The number of times you see on sites owners connect their EHU the nicely coil the cable up in nice tight coil then put it under the caravan so it is not a trip hazard and looks tidy  if the coil catches fire it spreads to the caravan and possibly with them inside .

 

Dave

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1 hour ago, CommanderDave said:

 

The number of times you see on sites owners connect their EHU the nicely coil the cable up in nice tight coil then put it under the caravan so it is not a trip hazard and looks tidy  if the coil catches fire it spreads to the caravan and possibly with them inside .

 

Dave

Whilst not condoning it, has that ever actually happened though.

I get to investigate a couple of caravans and a couple of motorhomes each year on average. Usually those affected by fires are caused by cooking equipment,  setting fire to tea towels, candles, one was barbeque coals wrapped up under the van to cool down. Another a few weeks ago was possibly brakes binding.

 

Generally there is a human involved, relaxing outside and has "never"  had a drink.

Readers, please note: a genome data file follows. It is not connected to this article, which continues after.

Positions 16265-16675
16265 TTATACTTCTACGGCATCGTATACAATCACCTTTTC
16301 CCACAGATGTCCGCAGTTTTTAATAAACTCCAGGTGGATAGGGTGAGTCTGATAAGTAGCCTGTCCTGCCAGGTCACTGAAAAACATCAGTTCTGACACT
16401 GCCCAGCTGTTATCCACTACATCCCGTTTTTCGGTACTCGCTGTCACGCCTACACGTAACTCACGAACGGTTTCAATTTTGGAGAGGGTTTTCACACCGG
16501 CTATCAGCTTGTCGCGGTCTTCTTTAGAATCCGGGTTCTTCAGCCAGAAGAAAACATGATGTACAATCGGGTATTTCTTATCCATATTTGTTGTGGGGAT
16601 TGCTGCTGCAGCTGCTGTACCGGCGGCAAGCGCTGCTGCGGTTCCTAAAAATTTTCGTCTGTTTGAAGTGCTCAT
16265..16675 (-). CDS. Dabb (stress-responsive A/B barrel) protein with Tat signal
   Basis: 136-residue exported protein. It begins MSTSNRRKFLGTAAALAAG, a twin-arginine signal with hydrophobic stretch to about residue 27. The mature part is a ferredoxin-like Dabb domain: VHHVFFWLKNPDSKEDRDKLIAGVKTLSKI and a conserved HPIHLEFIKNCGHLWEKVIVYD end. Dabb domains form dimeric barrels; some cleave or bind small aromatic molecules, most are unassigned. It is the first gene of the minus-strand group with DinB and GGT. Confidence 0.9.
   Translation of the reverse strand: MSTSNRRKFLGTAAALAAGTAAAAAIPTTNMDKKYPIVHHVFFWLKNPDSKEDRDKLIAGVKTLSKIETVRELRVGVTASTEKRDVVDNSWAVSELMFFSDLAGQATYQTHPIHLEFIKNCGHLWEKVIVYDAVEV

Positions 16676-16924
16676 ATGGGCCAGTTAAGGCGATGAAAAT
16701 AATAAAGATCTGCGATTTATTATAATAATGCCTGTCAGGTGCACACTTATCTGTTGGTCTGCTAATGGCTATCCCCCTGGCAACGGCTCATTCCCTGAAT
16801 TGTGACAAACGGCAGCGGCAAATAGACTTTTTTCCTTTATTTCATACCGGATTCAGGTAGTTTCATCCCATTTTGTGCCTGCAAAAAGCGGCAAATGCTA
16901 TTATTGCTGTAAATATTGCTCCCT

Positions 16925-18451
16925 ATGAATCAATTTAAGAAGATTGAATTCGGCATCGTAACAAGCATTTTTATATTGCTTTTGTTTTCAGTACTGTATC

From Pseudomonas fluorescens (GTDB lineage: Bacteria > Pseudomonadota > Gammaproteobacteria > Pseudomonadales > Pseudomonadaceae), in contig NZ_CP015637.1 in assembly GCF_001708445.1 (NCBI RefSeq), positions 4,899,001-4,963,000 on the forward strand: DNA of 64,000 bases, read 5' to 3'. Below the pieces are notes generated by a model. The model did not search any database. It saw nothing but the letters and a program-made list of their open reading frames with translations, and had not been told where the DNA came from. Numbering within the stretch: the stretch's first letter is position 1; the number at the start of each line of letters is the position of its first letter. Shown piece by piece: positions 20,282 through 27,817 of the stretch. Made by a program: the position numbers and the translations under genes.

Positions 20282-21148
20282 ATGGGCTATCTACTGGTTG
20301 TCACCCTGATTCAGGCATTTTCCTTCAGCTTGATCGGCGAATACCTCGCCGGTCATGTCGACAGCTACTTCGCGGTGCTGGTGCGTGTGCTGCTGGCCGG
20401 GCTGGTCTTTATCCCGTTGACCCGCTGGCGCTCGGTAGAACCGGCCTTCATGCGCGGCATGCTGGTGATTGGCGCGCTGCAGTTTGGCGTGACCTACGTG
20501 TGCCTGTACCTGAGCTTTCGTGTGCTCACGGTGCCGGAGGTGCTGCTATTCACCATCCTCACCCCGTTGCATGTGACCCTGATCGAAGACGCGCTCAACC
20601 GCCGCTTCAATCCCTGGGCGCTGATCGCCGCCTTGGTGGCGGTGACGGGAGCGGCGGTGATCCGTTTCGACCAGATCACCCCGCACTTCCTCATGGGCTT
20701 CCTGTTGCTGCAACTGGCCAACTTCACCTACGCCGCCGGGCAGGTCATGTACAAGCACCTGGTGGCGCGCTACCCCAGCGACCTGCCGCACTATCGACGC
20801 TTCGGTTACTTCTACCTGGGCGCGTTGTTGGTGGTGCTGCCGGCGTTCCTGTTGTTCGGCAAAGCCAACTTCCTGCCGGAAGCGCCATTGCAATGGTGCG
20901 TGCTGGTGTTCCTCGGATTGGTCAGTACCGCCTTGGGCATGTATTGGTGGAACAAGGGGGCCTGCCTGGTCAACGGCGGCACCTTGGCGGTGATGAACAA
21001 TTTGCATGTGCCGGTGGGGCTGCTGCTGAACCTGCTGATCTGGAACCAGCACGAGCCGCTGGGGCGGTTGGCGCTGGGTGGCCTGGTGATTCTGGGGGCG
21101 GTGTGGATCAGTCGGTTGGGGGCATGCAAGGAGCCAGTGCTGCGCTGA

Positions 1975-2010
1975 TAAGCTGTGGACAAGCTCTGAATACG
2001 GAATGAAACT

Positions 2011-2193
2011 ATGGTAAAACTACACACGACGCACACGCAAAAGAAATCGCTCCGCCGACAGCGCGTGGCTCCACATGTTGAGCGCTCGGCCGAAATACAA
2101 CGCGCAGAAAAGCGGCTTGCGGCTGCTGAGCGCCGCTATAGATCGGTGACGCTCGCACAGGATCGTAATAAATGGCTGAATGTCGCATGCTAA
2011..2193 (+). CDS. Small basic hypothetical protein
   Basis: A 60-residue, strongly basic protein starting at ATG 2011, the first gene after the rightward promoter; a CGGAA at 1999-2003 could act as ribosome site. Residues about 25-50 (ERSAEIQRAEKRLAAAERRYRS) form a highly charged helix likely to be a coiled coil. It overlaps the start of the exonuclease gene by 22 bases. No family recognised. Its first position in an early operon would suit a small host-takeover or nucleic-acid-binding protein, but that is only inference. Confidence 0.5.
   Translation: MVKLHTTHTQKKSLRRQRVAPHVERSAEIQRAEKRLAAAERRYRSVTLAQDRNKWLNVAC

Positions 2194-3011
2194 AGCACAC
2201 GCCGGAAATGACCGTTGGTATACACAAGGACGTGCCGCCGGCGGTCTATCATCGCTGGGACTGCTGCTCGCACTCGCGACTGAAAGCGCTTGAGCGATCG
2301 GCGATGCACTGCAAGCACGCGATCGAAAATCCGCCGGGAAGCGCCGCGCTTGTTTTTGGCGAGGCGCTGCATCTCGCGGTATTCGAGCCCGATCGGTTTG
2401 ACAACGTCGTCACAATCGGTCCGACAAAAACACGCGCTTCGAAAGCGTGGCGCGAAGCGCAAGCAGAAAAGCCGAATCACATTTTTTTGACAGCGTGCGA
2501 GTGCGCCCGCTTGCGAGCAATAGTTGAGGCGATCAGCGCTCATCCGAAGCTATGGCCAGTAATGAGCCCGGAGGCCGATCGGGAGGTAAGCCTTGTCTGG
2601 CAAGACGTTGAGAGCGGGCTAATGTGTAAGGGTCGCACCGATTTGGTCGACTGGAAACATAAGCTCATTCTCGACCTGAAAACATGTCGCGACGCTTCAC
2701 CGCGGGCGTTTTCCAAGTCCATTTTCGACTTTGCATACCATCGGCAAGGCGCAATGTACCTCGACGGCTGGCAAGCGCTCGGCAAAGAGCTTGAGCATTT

I've never yet had an electrical fire.

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1 hour ago, CommanderDave said:

 

The number of times you see on sites owners connect their EHU the nicely coil the cable up in nice tight coil then put it under the caravan so it is not a trip hazard and looks tidy  if the coil catches fire it spreads to the caravan and possibly with them inside .

 

Dave

That just wont happen, its really coils on a drum with no ventilation that have the major issue, ones coiled loosely are fine. In any event the MCB's would trip before the cable start a towering inferno situation.

9 minutes ago, The Happy Gnome said:

Not quite......

The lead was in the awning rather than on the ground and the report states ""Extension leads should be used with caution - the flex of a coiled extension lead should be pulled out completely before appliances are used" which suggests it was a cassette type lead that wasnt fully uncoiled. 

 

Loose coils laid on the ground wont cause a fire, they may heat up but the MCB's will trip before flames start.
 

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15 minutes ago, AJGalaxy2012 said: